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Old 02-23-2018, 12:43 PM   #5051
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February 23, 1701
Battle of Petschora

After the crushing defeat at Narva by Charles XII of Sweden (see posting), Tsar Peter I of Russia gathered his forces near the Swedish borders at Pskov and Gdov in order to start a new offensive into Swedish Livonia. Charles, who anticipated this move, dispatched troops under the command of Magnus Stenbock and Jacob Spens to cross the Russian border and destroy the two strongpoints of Izborsk and Petschora. Stenbock saw his force heavily outnumbered by the Russian army at Gdov and so, forced to retreat, contented himself with ravaging the Russian lands in the area before recrossing the border.

Spens arrived in late February and sought to meet the Russian army in the open field. The two armies met outside the town of Petschora on February 23. He had 2100 troops and 2000 armed peasants assisting them to face a Russian force of 6000. The Russians launched their attack on the peasants, rupturing the line. However, Spens counterattacked with the Lifeguard of Horse which drove the Russians to seek cover in the town after fierce fighting. The town was too constricted for effective use of cavalry, so Spens pulled them back to allow his infantry to break in. The Russians retreated into strongly-built houses, from which they could not be dislodged (Spens lacked artillery), so the Swedes set the town on fire; many Russian soldiers were burned alive. The Russian main body, however, reached the monastery and again the Swedes could not storm the walls. An attack by Cossacks on the now rallied peasants caused Spens to break off his attacks and he contented himself with burning the nearby villages before returning to Swedish territory. The Swedes had lost 30 men killed and another 60 wounded in the fighting, the Russians lost 500 men killed, excluding those burned in the town.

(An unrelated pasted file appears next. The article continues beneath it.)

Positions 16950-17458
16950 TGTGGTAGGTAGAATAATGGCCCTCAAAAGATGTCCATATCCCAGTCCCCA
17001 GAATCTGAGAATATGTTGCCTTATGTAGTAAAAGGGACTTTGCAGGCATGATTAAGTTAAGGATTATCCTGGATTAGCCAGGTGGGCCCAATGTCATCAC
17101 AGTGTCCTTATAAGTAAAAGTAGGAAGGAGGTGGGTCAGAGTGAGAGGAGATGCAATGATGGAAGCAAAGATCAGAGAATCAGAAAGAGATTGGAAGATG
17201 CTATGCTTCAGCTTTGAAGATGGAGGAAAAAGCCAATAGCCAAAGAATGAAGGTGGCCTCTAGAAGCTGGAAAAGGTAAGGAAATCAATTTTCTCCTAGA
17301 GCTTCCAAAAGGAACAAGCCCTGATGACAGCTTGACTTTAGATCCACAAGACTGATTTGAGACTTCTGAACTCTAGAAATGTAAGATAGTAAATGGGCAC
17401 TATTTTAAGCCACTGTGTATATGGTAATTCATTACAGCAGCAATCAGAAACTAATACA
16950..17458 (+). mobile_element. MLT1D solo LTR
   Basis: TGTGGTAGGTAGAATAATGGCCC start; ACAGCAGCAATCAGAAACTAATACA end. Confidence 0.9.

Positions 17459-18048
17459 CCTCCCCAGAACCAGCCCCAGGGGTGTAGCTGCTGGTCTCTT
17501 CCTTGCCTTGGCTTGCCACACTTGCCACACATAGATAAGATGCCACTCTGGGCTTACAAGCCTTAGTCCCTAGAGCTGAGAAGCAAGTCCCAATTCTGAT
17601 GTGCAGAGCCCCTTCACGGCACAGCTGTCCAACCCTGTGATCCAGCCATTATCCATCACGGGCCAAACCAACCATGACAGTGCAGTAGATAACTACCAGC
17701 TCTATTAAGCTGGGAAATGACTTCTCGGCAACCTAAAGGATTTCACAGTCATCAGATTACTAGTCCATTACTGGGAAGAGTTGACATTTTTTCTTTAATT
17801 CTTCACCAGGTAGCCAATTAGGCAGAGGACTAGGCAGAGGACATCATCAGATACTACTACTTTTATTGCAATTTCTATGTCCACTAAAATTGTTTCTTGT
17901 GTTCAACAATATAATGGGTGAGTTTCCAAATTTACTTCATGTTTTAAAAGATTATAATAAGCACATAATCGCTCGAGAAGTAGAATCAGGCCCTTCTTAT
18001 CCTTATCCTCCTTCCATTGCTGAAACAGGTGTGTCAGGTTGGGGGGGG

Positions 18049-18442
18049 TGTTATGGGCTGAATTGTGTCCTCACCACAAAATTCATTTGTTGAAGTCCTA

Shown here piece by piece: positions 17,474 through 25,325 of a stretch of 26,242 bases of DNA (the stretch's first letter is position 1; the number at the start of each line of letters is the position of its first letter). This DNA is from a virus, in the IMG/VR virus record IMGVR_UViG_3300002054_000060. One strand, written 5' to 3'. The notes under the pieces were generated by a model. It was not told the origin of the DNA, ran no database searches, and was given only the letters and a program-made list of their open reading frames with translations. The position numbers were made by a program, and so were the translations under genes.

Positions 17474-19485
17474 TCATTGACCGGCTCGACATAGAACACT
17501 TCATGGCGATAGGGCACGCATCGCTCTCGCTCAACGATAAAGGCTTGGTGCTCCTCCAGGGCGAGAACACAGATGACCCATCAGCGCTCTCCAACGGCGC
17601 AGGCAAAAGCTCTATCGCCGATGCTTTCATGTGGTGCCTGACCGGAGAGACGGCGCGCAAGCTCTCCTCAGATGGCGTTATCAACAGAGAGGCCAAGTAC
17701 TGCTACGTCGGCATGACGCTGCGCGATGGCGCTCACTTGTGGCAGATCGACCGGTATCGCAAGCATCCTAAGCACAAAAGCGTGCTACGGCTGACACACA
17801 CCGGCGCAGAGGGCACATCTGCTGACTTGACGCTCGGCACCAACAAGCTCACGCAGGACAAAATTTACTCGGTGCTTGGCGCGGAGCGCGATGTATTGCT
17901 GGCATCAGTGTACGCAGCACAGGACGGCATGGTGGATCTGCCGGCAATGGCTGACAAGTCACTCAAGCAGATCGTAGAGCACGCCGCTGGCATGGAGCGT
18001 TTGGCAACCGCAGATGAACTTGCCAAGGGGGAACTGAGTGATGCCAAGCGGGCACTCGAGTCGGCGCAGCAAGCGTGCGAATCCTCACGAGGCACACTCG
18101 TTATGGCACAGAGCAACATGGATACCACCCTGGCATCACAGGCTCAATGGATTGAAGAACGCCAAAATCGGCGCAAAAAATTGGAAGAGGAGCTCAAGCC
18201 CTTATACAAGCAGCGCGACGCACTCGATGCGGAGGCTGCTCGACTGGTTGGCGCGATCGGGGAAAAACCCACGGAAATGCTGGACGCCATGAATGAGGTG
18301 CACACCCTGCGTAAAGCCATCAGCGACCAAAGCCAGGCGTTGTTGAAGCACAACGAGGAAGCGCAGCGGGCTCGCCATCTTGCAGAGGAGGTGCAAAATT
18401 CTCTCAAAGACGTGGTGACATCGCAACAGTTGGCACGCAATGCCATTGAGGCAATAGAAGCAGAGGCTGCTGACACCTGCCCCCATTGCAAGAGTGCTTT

The tsar assumed this reconnaissance in force to be the prelude to a full scale Swedish invasion and gave orders for no Russians to retreat any further than the Pskov-Gdov line which he reinforced along with Izborsk and Petschora where he built fortresses. However, Charles started a march towards the south, against the Saxons under Augustus II, whom he considered the main threat.
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